Friday, November 9, 2018

The Gig Economy

There are 7 million open jobs in America today. And yes, millions of working age people with disabilities are not getting jobs. Why? Because low expectations and prejudice are holding too many of us back. We who have disabilities know what we can do. We can and must succeed. It is imperative that people with disabilities join the gig economy now. It is also time for agencies whose mission is to improve the financial health of people with disabilities to focus on the gig economy as well.
The U.S. is moving swiftly into the gig economy. More and more people find themselves working independently. Companies such as UBER and Lyft are quickly replacing taxi companies with independent drivers using their own cars. Upwork is an online marketplace to find all kinds of independent workers. Ebay and Amazon make it easy for small businesses and independent workers to sell their wares online. It is imperative that people with disabilities join the gig economy now.
In the gig economy every independent worker must learn how not to feel isolated. Often finding themselves alone in front of a computer or smartphones they must learn to find mentors to help guide them. They must create their own daily structures. With no training or experience, they are expected to do things such as pay taxes, save for retirement, pay for healthcare, save for sick days and vacation days. People with disabilities must also learn how working independently will affect their ability to pay for long-term medical expenses including personal assistant services, durable medical equipment, long term therapies, and maintenance drugs. Perhaps most importantly, independent workers must learn how to effectively market their products and services. Teaching all these skills should be the focus of agencies wanting to improve employment opportunities for people with disabilities.
The gig economy also encourages the creation of small businesses. Undoubtedly, along with being able to be good independent workers, there are people with disabilities who can and should be entrepreneurs. Agencies should be incubating and promoting Disabled Owned Business Enterprises (DOBEs). They should be assisting entrepreneurs with disabilities find capital, find board members and mentors, setup and organize, and market the business's products and services. Ideally the agency that helps capitalize and/or guides the DOBE will be partially funded by the DOBE.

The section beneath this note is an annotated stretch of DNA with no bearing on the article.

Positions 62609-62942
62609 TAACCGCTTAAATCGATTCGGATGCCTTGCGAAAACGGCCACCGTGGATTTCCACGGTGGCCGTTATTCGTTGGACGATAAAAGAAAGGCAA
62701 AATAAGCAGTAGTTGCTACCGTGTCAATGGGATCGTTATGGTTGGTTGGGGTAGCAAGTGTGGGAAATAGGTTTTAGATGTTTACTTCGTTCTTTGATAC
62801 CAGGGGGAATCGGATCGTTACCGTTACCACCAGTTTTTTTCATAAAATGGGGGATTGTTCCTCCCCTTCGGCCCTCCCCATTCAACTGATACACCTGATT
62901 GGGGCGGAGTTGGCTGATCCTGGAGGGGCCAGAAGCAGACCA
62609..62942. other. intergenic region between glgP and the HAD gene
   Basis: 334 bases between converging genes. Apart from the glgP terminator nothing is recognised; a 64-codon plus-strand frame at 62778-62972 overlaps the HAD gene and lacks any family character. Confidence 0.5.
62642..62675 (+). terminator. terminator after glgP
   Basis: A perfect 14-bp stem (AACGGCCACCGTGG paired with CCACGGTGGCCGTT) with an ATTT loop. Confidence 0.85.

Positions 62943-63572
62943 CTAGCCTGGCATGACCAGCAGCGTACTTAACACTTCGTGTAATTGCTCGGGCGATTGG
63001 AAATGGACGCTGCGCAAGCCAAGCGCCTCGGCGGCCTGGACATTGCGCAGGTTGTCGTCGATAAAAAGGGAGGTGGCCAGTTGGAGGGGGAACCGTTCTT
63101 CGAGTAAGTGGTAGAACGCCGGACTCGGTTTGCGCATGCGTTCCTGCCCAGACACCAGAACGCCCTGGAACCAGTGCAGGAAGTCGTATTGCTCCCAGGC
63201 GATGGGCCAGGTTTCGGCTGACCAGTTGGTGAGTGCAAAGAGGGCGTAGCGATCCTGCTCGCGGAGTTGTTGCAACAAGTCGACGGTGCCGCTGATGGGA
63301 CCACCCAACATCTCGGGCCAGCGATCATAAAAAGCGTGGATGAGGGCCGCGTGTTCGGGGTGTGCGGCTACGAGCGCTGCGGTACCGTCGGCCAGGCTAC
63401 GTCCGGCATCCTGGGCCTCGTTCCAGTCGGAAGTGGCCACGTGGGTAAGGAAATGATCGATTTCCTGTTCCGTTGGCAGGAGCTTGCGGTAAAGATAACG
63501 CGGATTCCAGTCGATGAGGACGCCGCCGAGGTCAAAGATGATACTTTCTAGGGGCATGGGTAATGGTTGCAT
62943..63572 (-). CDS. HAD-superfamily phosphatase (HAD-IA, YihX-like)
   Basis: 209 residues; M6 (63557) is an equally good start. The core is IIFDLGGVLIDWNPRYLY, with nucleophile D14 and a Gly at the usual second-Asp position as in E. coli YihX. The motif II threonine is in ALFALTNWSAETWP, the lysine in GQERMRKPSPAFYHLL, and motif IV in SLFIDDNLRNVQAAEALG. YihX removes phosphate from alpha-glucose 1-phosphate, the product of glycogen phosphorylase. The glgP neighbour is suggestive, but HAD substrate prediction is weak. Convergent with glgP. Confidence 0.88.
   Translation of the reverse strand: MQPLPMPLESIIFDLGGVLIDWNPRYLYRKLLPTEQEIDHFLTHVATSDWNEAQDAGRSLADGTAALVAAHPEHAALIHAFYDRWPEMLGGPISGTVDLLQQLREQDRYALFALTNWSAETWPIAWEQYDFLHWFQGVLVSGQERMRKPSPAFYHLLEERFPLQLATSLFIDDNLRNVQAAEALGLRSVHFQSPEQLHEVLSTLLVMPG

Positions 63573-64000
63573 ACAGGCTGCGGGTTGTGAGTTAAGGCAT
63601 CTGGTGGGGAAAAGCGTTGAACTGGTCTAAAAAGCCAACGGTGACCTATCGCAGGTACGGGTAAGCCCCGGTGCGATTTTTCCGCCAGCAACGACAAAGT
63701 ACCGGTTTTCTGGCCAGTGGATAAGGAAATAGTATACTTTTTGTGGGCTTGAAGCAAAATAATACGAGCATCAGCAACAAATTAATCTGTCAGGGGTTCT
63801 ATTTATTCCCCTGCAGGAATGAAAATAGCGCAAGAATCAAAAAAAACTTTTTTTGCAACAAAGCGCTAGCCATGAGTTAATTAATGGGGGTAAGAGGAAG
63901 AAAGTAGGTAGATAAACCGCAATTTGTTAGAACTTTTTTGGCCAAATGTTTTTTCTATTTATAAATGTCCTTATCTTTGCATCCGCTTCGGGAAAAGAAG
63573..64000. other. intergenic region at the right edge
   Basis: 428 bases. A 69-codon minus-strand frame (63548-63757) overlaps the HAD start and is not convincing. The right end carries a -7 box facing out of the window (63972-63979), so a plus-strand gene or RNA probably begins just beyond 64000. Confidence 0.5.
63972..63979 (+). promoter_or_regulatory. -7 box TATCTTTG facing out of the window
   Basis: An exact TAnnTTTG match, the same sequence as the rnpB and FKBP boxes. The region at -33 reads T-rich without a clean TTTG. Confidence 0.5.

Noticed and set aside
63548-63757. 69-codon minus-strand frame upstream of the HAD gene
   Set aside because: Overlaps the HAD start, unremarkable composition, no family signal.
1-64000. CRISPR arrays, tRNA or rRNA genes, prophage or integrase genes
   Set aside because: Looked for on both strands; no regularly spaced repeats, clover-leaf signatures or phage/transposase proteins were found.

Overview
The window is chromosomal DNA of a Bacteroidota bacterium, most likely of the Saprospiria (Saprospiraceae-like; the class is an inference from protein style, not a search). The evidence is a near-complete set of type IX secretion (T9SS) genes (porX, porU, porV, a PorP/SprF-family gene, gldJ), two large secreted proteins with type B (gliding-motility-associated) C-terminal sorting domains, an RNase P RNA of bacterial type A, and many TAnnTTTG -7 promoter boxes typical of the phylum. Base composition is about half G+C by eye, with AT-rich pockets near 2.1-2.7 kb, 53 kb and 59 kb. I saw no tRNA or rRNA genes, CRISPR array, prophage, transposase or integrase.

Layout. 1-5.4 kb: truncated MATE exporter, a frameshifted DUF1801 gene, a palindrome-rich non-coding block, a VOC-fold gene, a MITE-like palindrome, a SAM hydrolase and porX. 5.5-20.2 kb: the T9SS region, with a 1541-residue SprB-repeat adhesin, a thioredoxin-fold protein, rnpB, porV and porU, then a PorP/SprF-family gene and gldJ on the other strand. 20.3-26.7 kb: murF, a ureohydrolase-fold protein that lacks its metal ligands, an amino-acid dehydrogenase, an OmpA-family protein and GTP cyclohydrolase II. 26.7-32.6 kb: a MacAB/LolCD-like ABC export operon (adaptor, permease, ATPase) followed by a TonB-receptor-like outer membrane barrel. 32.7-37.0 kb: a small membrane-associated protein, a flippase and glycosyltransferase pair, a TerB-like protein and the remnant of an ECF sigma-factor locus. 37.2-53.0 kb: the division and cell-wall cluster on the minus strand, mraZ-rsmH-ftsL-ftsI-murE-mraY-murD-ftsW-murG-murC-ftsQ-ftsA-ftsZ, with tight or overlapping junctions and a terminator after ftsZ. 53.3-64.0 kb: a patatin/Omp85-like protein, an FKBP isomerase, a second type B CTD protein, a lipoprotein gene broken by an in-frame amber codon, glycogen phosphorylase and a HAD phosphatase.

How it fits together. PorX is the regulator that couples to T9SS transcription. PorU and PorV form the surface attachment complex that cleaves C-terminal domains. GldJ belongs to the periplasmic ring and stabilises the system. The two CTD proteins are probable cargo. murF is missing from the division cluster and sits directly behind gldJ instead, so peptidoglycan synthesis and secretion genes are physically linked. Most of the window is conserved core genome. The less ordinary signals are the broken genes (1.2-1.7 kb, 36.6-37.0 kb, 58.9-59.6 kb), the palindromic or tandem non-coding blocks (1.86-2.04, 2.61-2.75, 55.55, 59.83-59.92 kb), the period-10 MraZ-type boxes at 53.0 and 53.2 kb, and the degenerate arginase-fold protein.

The type of businesses that could be DOBEs is endless. Each of the skills listed above could be its own business. Imagine, for example, a business that does taxes for independent workers, or a business that help independent workers save. Imagine a business that provide healthcare or personal assistant services for independent workers. Many of the functions now done by agencies promoting employment for people with disabilities might be done even more effectively by DOBEs. The time might have arrived to move beyond making employers aware of skills people with disabilities have and having DOBEs run talent agencies providing employers with the skills they need.
I am very interested in promoting Disabled Owned Business Enterprise. Please let me know you if you know any businesses that are 51% or more owned by a person with a disability or a veteran. I want to make sure they are certified (see DOBE Certification). I also want to add them to the DOBE page on the Abilicorp website.
It is always frightening when a change as huge as the gig economy occurs. However, change often brings new and exciting opportunities. For many people with disabilities the gig economy will provide the chance to work when, where and how we can and want to work. It will challenge us to be creative, innovative and resourceful. Success will totally be ours to aim for and attain.

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